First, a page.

A Russian university has reportedly threatened to expel a male student who they suspect is gay because of his pink phone cover.
The Moscow Times reported administrators of the Ural State University of Economics alerted the school’s vice president for disciplinary work, Krasnov Roman Valerievich. The unnamed student was called into a meeting and presented with the university’s findings.
“Here are the print outs: You’re gay,” Valerievich concluded.
The unidentified student said that Valerievich pointed to his pink phone case as further evidence of his homosexuality and threatened to kick him out of school for being gay. “The fact that I have a girlfriend, in his opinion, is not an excuse and doesn’t prove that I’m not gay,” he told the Moscow Times.
In a statement issued by the university officials investigated the student in response to rumours by other students.
“The USUE student did have a link to the [LGBTQ+] community on his personal page, which counts as public propaganda,” the school said.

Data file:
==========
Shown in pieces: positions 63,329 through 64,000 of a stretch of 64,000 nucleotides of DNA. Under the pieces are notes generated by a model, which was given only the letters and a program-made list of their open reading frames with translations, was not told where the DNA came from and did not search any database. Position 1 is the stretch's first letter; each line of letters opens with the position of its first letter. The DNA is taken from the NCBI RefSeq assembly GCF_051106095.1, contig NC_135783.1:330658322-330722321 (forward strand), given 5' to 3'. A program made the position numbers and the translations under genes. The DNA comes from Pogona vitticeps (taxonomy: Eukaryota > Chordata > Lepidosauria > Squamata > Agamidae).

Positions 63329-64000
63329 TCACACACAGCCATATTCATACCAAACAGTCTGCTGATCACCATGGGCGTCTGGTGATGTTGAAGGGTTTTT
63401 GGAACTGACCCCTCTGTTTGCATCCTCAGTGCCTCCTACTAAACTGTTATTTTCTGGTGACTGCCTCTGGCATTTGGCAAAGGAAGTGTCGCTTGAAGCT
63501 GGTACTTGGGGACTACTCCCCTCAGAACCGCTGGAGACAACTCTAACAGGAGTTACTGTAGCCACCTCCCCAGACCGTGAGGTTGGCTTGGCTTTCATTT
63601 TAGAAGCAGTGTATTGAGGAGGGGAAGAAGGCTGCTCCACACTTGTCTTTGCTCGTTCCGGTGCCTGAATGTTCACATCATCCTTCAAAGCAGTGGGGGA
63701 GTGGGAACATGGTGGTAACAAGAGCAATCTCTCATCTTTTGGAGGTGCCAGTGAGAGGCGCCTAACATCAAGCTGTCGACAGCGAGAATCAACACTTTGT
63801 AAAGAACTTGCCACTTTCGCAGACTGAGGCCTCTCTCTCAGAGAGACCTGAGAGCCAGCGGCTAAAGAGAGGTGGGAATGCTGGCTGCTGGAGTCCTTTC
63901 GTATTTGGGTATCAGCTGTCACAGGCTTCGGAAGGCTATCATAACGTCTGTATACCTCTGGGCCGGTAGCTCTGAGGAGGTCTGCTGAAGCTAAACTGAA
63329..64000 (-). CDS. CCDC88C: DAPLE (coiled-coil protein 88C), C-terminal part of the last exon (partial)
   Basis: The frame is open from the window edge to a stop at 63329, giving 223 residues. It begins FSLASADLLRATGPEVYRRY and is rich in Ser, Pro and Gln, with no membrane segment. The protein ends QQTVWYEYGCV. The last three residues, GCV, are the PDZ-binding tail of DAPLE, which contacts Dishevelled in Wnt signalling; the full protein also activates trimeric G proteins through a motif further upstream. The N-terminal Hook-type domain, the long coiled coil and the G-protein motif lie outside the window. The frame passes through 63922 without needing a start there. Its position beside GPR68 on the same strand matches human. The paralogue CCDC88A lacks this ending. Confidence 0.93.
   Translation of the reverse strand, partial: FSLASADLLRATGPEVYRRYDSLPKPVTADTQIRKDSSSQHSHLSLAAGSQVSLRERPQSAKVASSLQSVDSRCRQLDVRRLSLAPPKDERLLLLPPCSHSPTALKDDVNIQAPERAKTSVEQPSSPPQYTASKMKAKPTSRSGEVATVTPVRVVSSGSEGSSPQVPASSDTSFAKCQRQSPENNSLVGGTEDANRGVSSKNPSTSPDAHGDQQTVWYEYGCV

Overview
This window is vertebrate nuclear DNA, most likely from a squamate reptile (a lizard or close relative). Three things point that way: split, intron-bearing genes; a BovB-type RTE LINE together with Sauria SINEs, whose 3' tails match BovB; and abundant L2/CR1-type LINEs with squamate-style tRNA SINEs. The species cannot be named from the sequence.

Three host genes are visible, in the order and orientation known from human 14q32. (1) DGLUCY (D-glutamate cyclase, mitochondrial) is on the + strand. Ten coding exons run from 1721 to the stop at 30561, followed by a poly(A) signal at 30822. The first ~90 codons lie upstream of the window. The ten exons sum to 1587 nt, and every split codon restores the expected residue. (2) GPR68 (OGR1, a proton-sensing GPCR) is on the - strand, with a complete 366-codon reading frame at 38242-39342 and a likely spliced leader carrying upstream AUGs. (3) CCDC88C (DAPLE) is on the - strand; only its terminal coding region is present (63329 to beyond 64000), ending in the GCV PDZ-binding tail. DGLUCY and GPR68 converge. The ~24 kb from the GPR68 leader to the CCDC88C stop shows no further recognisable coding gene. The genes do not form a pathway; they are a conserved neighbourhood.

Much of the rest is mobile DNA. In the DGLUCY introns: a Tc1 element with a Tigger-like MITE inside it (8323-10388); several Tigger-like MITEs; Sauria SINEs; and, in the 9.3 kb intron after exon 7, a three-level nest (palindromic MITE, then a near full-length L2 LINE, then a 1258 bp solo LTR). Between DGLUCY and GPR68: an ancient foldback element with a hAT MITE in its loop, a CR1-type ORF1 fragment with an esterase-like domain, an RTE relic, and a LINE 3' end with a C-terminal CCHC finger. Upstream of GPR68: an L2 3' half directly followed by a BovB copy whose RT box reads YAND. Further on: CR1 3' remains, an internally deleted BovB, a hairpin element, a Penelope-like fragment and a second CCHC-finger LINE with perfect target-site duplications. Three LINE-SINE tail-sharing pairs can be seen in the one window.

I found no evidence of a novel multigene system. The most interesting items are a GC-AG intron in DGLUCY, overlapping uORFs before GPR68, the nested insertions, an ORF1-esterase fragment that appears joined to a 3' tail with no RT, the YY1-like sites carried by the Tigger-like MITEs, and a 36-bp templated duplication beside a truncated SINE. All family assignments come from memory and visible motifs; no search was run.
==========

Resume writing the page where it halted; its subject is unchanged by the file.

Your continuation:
Valerievich further defended Ural State University of Economics’ actions by saying the school has an obligation as a state university to “look at students’ moral character.”
“Why shouldn’t our youth policy and social departments be looking at what our students do outside class time?” he told EAH News, a regional website.
The student has not been expelled and continues to study at the school, though it’s unclear if he faces disciplinary measures for his choice in phone case.
Attitudes towards queer people have deteriorated in Russia over the last decade and a half. In 2005, 59 percent of Russians opposed marriage equality, but that number is up to 80 percent today.
Since 2004, the number of people who consider gay people dangerous and said they should be “isolated from society” has grown from 12 to 20 percent.